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© December 2005 Tony Lawrence

I'm not an expert in this area. You likely aren't either, so you probably talked to your accountant or lawyer before deciding on the legal form of your business. If you are a one man shop, or a small partnership in the U.S.A., I bet you ended up as an "S Corp". That's what accountants and lawyers usually push small business toward almost without thinking.

And that's the problem I have with their advice: it is mostly unthinking and isn't necessarily the right choice for you.

I've been involved in several businesses. One "S" Corporation, one "C", one partnership and two sole proprietorships. The one I was most unhappy with was the "S" Corporation.

Don't misunderstand: that form of incorporation may be exactly what you need. But I don't think that you should entirely rely upon your lawyer or accountant to determine that. I'm not saying that they are incompetent, but I am saying that they don't know your business intentions as well as you do. For example, one reason accountants often push S Corps is that they assume that your business will lose money in its first few years and that you will use those losses to offset other income. Great, but what if you know your business isn't going to have any losses? When I started my current business, it was a pure consultancy: I bought nothing, I sold nothing but time, and I had no employees. How could I have a business "loss"? I might not have made enough to survive on, but I had no significant business expenses to generate any loss. I didn't have any other income to offset, either, so there wasn't anything to that anyway.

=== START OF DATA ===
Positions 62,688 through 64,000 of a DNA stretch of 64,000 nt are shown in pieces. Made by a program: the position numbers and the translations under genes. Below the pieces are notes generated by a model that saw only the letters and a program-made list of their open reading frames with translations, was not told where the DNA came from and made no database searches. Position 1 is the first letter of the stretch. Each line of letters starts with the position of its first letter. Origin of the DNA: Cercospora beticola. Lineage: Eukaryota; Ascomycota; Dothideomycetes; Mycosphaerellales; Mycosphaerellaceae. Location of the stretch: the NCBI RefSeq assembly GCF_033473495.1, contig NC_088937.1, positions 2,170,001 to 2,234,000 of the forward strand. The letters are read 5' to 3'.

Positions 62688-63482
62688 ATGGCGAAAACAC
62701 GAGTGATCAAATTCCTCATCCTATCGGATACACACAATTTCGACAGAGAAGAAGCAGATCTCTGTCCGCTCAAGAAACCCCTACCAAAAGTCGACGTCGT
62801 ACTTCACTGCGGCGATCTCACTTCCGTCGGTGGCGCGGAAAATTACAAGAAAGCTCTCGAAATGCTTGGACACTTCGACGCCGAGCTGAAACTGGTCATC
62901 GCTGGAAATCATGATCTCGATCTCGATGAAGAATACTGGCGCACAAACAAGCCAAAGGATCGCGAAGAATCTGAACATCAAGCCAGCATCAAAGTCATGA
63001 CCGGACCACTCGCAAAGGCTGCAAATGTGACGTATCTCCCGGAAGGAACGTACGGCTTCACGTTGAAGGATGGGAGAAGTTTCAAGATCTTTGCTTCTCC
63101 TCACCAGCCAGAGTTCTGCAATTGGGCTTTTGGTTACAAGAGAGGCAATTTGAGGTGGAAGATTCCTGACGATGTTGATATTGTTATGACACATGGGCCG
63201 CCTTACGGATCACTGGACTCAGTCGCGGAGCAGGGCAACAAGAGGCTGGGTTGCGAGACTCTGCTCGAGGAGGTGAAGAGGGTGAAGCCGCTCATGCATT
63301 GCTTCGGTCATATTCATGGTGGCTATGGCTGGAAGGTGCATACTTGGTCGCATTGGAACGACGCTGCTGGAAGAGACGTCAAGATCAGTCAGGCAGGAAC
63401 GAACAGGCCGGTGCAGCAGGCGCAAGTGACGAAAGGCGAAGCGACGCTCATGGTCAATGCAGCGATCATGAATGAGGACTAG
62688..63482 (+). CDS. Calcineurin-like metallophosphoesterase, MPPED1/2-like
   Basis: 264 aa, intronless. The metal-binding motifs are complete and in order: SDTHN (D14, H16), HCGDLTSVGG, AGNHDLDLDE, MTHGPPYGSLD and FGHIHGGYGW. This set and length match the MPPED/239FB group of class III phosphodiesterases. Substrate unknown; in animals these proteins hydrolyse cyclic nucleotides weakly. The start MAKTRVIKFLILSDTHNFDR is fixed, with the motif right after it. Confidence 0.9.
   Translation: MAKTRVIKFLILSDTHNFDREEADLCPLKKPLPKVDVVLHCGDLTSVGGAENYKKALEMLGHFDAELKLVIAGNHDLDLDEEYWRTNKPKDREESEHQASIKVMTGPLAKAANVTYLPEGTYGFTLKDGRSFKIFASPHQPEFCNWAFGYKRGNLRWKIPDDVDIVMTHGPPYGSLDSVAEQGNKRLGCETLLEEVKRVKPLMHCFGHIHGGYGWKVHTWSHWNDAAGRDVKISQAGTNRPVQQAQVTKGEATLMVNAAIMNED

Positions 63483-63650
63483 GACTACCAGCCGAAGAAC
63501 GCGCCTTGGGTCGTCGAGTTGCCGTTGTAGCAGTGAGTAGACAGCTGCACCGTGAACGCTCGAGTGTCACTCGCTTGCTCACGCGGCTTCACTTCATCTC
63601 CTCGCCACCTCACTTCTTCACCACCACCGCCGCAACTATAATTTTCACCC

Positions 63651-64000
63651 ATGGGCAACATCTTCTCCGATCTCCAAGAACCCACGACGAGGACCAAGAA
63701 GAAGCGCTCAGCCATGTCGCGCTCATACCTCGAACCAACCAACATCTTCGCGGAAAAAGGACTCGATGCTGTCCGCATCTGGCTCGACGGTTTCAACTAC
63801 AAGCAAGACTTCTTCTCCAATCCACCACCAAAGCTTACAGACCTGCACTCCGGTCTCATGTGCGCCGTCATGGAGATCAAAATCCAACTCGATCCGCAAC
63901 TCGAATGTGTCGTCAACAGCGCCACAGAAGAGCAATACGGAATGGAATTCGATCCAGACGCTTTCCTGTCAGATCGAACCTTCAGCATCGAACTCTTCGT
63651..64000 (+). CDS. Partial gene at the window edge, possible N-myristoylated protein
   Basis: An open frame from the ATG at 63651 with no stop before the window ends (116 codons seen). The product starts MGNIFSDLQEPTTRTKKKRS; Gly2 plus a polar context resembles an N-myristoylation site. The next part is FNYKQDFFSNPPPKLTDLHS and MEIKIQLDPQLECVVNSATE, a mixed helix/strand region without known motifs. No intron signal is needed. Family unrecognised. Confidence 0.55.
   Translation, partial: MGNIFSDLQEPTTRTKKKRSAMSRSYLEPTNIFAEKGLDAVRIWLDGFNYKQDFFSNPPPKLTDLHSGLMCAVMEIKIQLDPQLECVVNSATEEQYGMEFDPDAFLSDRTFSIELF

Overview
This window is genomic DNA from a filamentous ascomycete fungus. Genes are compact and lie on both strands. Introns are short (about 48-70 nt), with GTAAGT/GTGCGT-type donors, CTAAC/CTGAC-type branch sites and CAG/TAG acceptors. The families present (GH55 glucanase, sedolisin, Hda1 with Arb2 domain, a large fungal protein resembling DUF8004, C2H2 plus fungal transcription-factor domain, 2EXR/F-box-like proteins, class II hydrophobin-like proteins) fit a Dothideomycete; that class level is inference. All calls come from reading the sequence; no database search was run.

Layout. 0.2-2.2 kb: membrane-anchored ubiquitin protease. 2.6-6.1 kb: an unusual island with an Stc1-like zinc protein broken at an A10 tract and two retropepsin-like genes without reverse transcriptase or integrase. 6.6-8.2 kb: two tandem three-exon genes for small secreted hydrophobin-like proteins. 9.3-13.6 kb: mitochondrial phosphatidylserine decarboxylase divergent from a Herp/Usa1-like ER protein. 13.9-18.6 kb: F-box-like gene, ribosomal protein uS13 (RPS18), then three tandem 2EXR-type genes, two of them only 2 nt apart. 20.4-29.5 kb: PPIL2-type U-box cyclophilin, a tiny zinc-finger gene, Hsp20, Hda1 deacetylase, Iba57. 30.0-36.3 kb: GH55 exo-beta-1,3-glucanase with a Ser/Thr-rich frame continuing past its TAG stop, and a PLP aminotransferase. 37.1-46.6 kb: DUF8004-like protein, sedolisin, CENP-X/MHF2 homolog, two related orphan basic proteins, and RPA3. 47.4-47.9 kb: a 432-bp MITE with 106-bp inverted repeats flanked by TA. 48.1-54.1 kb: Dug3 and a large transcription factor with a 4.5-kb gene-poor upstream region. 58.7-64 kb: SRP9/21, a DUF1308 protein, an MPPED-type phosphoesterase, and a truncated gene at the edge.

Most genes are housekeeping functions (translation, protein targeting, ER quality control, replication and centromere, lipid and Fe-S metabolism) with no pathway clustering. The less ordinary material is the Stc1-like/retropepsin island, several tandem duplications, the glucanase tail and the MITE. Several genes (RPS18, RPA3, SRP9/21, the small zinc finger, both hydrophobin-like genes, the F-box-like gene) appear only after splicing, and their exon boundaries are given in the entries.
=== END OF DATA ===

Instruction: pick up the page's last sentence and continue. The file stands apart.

Your organizational form has many consequences for taxes, for paperwork, for doing business in other states, for bringing in employees and so on. It's really important, and I think you need to educate yourself as much as you possibly can so that you understand all of the ramifications. Advice from lawyers and accountants is valuable, but you need to understand it yourself.

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